What is JSON used for? – JavaScript – SitePoint Forums

When the form below is submitted for an authenticated user, the submission is stored in json format.

https://ng-druid.github.io/native_forms_rebuild_v1/89087abb-326d-4a93-888e-9c597ba81b8e

The json file can be seen here.

https://d12b7acm1cy55s.cloudfront.net/89087abb-326d-4a93-888e-9c597ba81b8e.json

Insight:

{
  "text": "cdsdfsfdsfsd",
  "select": "1",
  "textarea": "dsfs as c as d sa das d as d asd as d asd as d asds.nndsfs as c as d sa das d as d asd as d asd as d asds.nndsfs as c as d sa das d as d asd as d asd as d asds.",
  "radiogroup": "2",
  "slider": "72",
  "toggle": "83",
  "checkbox": "true",
  "datepicker": "2022-03-23T04:00:00.000Z",
  "autocomplete": "3198",
  "nested": {
    "nestedValue": "nested"
  },
  "terms": [
    {
      "humanName": "one",
      "terms": [
        {
          "humanName": "a"
        }
      ]
    },
    {
      "humanName": "two",
      "terms": [
        {
          "humanName": "b"
        }
      ]
    }
  ],
  "id": "89087abb-326d-4a93-888e-9c597ba81b8e"
}

In a traditional database, this would require multiple tables to be stored properly. However, in JSON, relational information such as nested terms and terms can be stored as part of a single document. This eliminates requirement tables.

This is another more traditional example of an ad with attributes stored in json format.

{
  "attributes": [
    {
      "attributes": [],
      "computedValue": "30000",
      "displayName": "Asking Price",
      "intValue": 0,
      "name": "price",
      "type": 0,
      "value": "300,00.00"
    },
    {
      "attributes": [],
      "computedValue": "1",
      "displayName": "Beds",
      "intValue": 0,
      "name": "beds",
      "type": 0,
      "value": "1"
    },
    {
      "attributes": [],
      "computedValue": "2",
      "displayName": "Baths",
      "intValue": 0,
      "name": "baths",
      "type": 0,
      "value": "2"
    },
    {
      "attributes": [],
      "computedValue": "2345",
      "displayName": "Sqft",
      "intValue": 0,
      "name": "sqft",
      "type": 0,
      "value": "2345"
    }
  ],
  "cityDisplay": "Seattle, Washington (98060)",
  "description": "ewrewr ew r ew r ew",
  "featureSets": [],
  "id": "012829c6-a75d-11ea-b84a-064be6bfebb4",
  "images": [
    {
      "id": "40acff11-dc45-46c6-98c3-5608649d10cd",
      "path": "media/40acff11-dc45-46c6-98c3-5608649d10cd.png",
      "weight": 1
    }
  ],
  "location": [
    -121.8034,
    47.4323
  ],
  "profileId": "96677e25-c642-43e2-bd26-1e7305784a80",
  "status": 0,
  "title": "New realestate with photo",
  "typeId": "5665f5f8-5533-4aa1-96f4-b78e02714de0",
  "userId": "e36b42fe-b09c-4514-a519-e178bb52957e"
}

I would say that creating the tables and the MVC application to persist the data is much more complicated than storing the data in natural form as json. Especially if you’re building a modern front-end using an mvvm framework like React, Angular, Vue, etc.

The demo above takes this concept one step further by completely eliminating servers and databases from the tech stack. This is two whole levels eliminated. The entire application just works like a native browser program without a server or database.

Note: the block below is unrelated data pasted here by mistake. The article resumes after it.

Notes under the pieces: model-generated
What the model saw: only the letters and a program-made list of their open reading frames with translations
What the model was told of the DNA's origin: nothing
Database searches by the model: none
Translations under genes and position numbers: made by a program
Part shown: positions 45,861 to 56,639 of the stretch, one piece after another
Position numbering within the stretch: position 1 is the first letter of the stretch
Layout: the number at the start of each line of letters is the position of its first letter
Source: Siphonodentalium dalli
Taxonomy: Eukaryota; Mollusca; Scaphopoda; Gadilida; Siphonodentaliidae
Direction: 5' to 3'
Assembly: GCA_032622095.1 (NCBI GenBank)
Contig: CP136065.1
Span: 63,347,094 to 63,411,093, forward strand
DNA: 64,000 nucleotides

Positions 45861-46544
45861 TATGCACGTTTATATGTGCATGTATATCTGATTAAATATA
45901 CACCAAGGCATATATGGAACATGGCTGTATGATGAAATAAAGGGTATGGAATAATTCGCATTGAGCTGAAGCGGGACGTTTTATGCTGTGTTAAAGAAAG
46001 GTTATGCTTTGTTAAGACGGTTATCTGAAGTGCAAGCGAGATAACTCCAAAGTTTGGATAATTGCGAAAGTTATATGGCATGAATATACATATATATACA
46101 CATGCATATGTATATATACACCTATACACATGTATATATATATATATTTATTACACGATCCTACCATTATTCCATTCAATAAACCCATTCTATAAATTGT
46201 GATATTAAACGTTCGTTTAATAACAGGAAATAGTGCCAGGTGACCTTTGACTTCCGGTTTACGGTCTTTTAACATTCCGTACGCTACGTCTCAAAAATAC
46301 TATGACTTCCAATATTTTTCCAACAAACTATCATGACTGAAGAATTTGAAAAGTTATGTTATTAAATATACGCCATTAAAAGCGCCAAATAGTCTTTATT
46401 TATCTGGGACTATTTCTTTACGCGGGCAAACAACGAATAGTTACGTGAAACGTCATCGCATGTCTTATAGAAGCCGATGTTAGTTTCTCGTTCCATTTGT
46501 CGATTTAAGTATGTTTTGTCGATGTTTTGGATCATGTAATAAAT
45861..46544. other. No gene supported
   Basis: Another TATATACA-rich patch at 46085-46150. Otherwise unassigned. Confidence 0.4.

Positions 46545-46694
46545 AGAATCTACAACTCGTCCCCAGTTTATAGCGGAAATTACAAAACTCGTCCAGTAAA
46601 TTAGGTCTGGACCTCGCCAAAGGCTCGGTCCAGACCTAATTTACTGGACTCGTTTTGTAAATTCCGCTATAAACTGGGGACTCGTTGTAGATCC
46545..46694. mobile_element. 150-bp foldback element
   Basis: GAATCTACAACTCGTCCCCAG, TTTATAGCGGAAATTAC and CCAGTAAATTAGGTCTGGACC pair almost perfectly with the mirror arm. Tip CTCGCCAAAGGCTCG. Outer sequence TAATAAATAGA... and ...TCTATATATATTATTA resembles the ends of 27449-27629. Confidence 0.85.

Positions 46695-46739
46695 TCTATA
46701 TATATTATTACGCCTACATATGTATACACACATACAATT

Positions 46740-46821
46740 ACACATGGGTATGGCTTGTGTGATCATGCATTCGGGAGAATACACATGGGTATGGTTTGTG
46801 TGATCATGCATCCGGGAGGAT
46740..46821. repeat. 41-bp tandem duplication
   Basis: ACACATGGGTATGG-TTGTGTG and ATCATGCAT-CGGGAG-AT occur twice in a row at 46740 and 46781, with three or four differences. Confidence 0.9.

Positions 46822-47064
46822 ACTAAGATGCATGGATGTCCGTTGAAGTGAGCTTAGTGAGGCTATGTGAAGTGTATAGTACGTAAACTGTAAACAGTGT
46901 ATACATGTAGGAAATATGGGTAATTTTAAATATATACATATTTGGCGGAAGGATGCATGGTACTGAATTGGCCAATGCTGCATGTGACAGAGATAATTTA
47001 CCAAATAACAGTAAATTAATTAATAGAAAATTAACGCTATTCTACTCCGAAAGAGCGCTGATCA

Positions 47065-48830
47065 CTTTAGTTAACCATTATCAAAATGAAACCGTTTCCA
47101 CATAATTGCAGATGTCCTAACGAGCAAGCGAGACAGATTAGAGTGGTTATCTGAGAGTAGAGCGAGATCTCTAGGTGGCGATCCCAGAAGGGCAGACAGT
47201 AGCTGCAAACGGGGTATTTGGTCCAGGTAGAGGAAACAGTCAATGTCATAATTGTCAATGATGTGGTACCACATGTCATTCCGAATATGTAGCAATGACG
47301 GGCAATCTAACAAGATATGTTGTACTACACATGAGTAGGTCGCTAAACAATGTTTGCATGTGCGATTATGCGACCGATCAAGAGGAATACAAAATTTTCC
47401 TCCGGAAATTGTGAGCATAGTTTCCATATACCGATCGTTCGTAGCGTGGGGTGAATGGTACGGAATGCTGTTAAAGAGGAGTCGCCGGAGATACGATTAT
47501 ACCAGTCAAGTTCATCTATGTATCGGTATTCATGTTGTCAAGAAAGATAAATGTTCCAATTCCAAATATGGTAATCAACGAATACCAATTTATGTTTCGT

In my case, json has become an easy, fast, and cheap way to store persistent data. Additionally, there is a wide range of storages that use json as highly available and scalable alternatives to a traditional database.

The demo above uses a CDN (https://www.cloudflare.com/learning/cdn/what-is-a-cdn/) that can reliably handle around 3,500 concurrent, parallel requests. However, there are other more traditional NoSQL options like MongoDB: https://www.mongodb.com/. The demo above uses aws s3 and cloudfront, but cloudflare explains a CDN better than the aws docs.

For experimentation purposes, you can set up a free Mongo database in the cloud for free: https://www.mongodb.com/atlas/database

If you wanted to try the CDN approach with php, I recommend using Flysystem (https://flysystem.thephpleague.com/docs/) with the s3 adapter (https://flysystem.thephpleague.com/docs/ adapt/aws-s3-v3/).

As seen in flysystem, you can also use Azure BLOB or Google Cloud Storage.

The CDN approach is limited in search capabilities. The MongoDB approach is not. MongoDB offers many of the same features in terms of filtering, aggregating, and searching data as traditional relational databases. In fact, MongoDB offers more features.

In my professional opinion, the best search solution is one dedicated to this purpose. All use JSON for storage and queries. Many of these search solutions are also compatible with SQL queries like open search.

Here is an example request in an open search that uses json for the request body payload.

POST https://search-domain.us-east-1.es.amazonaws.com/classified_panelpages/_search/template

{
  "id": "panelpagelistitems",
  "params": {
    "site": [
      {
        "term": {
          "site.keyword": {
            "value": "ipe"
          }
        }
      }
    ],
    "path": [
      {
        "wildcard": {
          "path.keyword": {
            "value": "*"
          }
        }
      }
    ]
  }
}

All that said, basically any API you use these days will use json. In older projects you will find SOAP or proprietary methods, but modern REST APIs use JSON. However, it is not just for data transfer. JSON can be used everywhere, including storage.

Harry L. Blanchard